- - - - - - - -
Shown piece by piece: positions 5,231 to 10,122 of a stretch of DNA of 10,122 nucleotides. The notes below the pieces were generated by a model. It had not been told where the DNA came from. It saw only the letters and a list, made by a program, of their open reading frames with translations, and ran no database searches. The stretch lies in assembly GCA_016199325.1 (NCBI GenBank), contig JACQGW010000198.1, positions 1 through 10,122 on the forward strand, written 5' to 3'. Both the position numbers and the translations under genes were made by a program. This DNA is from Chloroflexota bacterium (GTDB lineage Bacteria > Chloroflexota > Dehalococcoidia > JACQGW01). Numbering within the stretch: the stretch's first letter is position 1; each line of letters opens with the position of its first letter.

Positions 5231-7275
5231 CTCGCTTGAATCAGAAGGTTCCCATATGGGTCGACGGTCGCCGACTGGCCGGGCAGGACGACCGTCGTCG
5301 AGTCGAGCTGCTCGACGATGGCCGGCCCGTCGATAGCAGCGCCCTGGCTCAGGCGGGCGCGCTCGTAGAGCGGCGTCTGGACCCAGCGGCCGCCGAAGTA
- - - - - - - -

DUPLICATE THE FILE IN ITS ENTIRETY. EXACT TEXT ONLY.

Shown piece by piece: positions 5,231 to 10,122 of a stretch of DNA of 10,122 nucleotides. The notes below the pieces were generated by a model. It had not been told where the DNA came from. It saw only the letters and a list, made by a program, of their open reading frames with translations, and ran no database searches. The stretch lies in assembly GCA_016199325.1 (NCBI GenBank), contig JACQGW010000198.1, positions 1 through 10,122 on the forward strand, written 5' to 3'. Both the position numbers and the translations under genes were made by a program. This DNA is from Chloroflexota bacterium (GTDB lineage Bacteria > Chloroflexota > Dehalococcoidia > JACQGW01). Numbering within the stretch: the stretch's first letter is position 1; each line of letters opens with the position of its first letter.

Positions 5231-7275
5231 CTCGCTTGAATCAGAAGGTTCCCATATGGGTCGACGGTCGCCGACTGGCCGGGCAGGACGACCGTCGTCG
5301 AGTCGAGCTGCTCGACGATGGCCGGCCCGTCGATAGCAGCGCCCTGGCTCAGGCGGGCGCGCTCGTAGAGCGGCGTCTGGACCCAGCGGCCGCCGAAGTA